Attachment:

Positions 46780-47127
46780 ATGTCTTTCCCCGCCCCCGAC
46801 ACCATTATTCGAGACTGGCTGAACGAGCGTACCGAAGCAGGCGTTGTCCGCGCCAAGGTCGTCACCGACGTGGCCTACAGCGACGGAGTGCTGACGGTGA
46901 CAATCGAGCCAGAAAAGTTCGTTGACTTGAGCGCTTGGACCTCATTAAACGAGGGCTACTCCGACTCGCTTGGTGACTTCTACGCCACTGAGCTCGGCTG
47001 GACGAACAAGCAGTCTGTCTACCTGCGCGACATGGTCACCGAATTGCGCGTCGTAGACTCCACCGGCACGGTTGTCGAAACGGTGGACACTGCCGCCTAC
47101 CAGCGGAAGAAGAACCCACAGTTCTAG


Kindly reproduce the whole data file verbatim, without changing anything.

Positions 46780-47127
46780 ATGTCTTTCCCCGCCCCCGAC
46801 ACCATTATTCGAGACTGGCTGAACGAGCGTACCGAAGCAGGCGTTGTCCGCGCCAAGGTCGTCACCGACGTGGCCTACAGCGACGGAGTGCTGACGGTGA
46901 CAATCGAGCCAGAAAAGTTCGTTGACTTGAGCGCTTGGACCTCATTAAACGAGGGCTACTCCGACTCGCTTGGTGACTTCTACGCCACTGAGCTCGGCTG
47001 GACGAACAAGCAGTCTGTCTACCTGCGCGACATGGTCACCGAATTGCGCGTCGTAGACTCCACCGGCACGGTTGTCGAAACGGTGGACACTGCCGCCTAC
47101 CAGCGGAAGAAGAACCCACAGTTCTAG